Imagine a beep when sensors detect the peripheral temperature in your feet falling into the danger zone, or your body getting dehydrated. Imagine live weather streams pushing accurate micro climate forecasts (you only get the big picture today) and the route digitally marked on the slope right before your eyes. You may like it or not, but it's going to happen and sooner than most think.

Tina and I used similar tech already ten years ago on our first SP trip and now we see it returning but a lot more robust this time.

ExplorersWeb: Anything we forgot to ask?

After outfitting more than 3000 expeditions with technology I think the most important question is "how do I get it to work?" It's actually very simple if you follow a few rules:

1. Practice: at least 3 dispatches from the gear while still in civilization, where support calls are easy and spare parts are close.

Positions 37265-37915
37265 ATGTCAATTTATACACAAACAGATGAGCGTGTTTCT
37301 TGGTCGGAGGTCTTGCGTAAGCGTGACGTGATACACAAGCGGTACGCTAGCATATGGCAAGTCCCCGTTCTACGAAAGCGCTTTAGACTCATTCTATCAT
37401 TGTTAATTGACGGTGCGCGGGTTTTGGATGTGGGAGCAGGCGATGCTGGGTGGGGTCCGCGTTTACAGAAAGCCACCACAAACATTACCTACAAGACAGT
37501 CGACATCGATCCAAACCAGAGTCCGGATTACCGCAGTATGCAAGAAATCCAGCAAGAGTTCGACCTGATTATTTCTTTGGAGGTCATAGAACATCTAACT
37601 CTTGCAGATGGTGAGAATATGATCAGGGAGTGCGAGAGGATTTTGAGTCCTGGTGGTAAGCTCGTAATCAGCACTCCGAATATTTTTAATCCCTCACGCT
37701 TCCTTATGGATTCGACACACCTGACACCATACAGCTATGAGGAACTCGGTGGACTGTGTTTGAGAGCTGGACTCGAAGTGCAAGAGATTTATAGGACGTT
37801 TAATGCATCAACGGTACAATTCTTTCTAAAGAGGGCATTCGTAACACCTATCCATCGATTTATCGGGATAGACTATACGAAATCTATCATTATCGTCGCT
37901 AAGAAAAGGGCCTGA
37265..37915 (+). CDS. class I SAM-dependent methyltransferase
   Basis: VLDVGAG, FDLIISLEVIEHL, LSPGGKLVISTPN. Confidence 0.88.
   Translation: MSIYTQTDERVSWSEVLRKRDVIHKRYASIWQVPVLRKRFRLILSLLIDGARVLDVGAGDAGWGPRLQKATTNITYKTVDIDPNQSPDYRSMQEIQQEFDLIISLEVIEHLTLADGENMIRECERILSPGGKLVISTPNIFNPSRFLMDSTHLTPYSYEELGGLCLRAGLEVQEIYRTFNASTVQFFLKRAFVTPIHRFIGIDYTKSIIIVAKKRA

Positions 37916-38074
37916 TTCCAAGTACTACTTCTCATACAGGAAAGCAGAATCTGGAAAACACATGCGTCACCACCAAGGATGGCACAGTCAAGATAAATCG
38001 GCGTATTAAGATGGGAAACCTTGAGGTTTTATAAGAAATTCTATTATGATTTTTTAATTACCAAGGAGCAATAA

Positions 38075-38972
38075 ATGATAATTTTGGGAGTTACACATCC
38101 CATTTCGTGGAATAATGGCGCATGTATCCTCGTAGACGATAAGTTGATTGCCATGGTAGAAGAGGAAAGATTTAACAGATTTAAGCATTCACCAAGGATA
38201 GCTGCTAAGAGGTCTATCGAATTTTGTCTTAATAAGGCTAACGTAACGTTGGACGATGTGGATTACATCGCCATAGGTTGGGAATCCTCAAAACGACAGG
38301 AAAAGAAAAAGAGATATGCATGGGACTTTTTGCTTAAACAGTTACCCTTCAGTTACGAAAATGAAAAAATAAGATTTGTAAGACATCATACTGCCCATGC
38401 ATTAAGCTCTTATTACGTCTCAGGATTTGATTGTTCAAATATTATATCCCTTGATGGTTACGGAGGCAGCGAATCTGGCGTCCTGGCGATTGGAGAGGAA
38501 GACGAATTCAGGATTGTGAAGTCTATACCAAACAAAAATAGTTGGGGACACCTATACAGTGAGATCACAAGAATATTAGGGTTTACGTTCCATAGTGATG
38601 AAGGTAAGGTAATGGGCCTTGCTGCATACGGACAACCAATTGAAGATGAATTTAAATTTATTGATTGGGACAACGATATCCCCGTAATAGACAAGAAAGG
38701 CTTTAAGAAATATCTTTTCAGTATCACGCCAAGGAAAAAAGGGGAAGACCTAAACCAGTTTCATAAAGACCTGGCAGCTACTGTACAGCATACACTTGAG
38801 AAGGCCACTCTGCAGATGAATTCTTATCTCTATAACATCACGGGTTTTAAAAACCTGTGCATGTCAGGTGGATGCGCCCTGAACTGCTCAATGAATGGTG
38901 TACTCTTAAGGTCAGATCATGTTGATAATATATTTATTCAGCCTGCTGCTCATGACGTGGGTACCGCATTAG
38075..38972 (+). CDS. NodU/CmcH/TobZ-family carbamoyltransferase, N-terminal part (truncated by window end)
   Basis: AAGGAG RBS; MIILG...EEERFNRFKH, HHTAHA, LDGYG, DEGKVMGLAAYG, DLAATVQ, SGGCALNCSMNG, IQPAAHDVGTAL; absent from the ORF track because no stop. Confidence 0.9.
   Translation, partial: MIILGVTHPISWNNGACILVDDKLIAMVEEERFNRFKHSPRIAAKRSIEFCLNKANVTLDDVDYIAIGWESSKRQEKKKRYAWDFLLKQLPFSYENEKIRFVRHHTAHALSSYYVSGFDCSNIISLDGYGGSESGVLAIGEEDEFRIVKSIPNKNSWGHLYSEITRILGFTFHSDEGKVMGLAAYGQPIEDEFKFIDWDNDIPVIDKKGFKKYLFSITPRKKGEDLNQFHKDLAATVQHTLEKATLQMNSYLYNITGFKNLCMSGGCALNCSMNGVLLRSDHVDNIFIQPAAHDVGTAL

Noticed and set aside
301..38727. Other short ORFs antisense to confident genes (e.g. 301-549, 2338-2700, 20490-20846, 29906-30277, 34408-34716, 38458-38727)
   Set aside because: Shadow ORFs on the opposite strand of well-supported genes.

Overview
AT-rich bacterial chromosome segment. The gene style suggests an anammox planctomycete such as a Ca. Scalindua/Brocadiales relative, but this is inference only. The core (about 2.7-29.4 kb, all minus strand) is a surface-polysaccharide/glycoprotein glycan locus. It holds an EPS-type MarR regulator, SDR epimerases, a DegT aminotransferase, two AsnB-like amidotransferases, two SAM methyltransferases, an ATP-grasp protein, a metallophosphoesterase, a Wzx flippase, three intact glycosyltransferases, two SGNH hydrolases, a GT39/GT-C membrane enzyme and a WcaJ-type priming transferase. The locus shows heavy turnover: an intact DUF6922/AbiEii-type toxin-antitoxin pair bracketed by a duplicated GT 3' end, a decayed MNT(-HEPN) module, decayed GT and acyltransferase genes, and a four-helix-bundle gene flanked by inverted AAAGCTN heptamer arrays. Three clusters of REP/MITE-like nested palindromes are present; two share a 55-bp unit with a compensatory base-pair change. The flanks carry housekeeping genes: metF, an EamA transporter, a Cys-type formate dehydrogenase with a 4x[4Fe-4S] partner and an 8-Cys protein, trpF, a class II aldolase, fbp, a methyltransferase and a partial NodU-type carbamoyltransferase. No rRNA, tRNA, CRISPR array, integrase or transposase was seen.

2. Protect: Keep phones and PDA's in zip lock bags, tucked inside your clothes on climbing, and in a down jacket with a hot water bottle during the night.

3. Support. If something happens - get support from HumanEdgeTech.

4. Backup. From spilling coffee on the keyboard to the phone slipping into a crevasse: things go wrong. If you have a really important sponsor, get backup equipment.

ExplorersWeb: How soon do I need to place the order? What is the delivery time?

Everybody went low on inventory during the recession and now that times are picking up something is always out of stock. This past year solar panels, batteries and phones have often sold out. Ordering in time is a good bet right now.